I grew up in a "developing" country at a time when banks started rolling out high-interest loans, and where defaulting on a loan would mean prison time. People would take out loans they knew they had no ability to repay. And sometimes it wasn't to put food on the table or pay for medical care—it was to help their kid get married, etc (it might sound silly, but sometimes upholding your family/kids honor or status can be as important as any living necessity).
On the bright side, while there are over fifty of these shady apps, most loans (including on mobile) - something around 84% of them, if I remember correctly, are still issued by banks.
But overall, another issue it raises is the reason Kenya (I'm not sure about other African countries) is really slow in innovation in the software field. Tala was one of the first loan apps to be released and it remained like that barely for months. The next thing you know, there are over a dozen of them and new ones keep getting released every year! It's mad!
The same thing happened with SportPesa, a gambling platform that later quit the Kenyan market. Once people realized SportPesa was profitable, the number of copycats went through the roof. Competition isn't a bad thing, sure, but once they really hit the mainstream, it's insane how many people would rather copy something that works than try something new themselves.
Is it though? If an idea is proven to be profitable it seems to follow that the idea is worth pursuing.
Naive libertarian question: is this an issue when the rate is clearly conveyed to the consumer, and it's the rate needed to make a profit given the high default rate and/or overhead? That interest rate should be close to the market clearing rate (ie. minimal profit), assuming it's not too difficult to get into the lending space.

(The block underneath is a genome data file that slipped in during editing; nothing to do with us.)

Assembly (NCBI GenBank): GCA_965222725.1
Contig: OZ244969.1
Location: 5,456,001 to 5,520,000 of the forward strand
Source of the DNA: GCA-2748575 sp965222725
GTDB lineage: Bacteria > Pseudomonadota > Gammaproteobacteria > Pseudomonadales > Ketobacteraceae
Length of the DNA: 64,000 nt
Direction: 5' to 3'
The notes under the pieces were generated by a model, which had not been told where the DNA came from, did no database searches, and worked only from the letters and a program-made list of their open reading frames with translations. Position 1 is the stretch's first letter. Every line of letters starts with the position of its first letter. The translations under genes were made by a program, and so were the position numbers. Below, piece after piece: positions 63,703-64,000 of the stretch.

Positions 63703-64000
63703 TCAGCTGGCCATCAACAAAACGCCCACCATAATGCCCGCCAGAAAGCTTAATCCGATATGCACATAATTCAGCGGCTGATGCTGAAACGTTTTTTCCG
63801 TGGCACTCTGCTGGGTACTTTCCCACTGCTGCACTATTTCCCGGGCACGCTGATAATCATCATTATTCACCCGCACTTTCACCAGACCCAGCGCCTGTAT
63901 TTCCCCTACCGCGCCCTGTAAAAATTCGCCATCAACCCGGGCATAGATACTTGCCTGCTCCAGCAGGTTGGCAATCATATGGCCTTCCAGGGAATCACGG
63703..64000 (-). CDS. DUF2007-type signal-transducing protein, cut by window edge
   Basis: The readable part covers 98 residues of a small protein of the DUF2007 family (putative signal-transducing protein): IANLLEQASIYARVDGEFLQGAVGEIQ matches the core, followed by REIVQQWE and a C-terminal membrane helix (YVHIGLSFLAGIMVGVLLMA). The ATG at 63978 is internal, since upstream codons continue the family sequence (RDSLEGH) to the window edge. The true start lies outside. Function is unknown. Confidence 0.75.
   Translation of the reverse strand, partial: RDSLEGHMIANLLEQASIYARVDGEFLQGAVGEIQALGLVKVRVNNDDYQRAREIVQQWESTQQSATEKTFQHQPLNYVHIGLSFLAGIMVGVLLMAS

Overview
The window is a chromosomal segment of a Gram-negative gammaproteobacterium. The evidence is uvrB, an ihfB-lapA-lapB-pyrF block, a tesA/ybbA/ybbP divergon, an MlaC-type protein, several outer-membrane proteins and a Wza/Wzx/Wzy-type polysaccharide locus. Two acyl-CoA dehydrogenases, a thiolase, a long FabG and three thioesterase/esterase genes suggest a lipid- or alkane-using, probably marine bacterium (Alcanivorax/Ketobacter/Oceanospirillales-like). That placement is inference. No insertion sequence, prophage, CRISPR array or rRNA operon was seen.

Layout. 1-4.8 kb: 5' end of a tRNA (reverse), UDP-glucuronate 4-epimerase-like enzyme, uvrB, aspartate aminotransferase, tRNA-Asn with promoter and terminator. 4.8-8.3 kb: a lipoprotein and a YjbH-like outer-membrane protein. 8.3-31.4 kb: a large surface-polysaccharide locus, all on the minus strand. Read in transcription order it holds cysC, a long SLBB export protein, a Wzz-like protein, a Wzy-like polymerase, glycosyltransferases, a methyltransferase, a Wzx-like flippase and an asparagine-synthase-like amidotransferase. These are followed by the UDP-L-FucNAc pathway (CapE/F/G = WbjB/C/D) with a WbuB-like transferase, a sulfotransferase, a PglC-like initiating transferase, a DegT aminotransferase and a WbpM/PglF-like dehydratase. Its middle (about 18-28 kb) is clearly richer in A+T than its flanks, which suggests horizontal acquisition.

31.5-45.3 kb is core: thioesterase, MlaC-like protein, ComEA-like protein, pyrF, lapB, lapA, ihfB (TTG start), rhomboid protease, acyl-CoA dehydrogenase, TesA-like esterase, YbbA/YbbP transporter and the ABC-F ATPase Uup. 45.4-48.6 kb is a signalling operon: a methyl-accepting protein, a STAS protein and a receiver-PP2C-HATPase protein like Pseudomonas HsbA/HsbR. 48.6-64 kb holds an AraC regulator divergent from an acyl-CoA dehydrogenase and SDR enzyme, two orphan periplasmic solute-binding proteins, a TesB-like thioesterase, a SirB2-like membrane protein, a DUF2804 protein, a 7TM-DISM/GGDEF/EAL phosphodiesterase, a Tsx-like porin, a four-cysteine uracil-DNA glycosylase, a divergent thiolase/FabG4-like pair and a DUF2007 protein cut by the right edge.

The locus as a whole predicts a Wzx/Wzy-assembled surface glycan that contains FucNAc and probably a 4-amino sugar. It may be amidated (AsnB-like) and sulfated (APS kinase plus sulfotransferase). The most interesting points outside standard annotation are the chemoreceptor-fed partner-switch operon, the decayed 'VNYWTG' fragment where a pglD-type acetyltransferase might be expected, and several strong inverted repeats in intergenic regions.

That means you already know your business will end up causing lots of people to be in debt forever. If you choose to go ahead anyway, obviously people are going to think you are evil.
If I offer you a loan and you need the money to pay for medicine for your child... Is that really a trade that no one would welcome with open arms?
So would you rather that there wasn't even the option to go into life-changing debt, and instead death was the only outcome?
Even if we paternalistically shake our heads at the interest rates and the way these companies do business... they are giving people an option that did not exist before. Those people are strictly better off for the existence of that option, since they are free to turn it down.
And yet I’m not at all surprised to see it.
Wellll, we still have payday loans and the like so I wouldn't really put too much stock in the financial literacy of the developed world.
In 1980, congress passed a law that neutered state usury laws, and prompted banks to change their charters and re-domicile in places like Delaware, South Dakota and Utah, especially for credit cards. The supreme court further weakened state regulatory authority in the 90s by defining fees as interest, and thus outside of the scope of state authority.
I guess I don't recall taking the position that predatory loans was an exclusively developing world thing, but if something I said gave that impression, it's on me to be more precise with how things are phrased next time.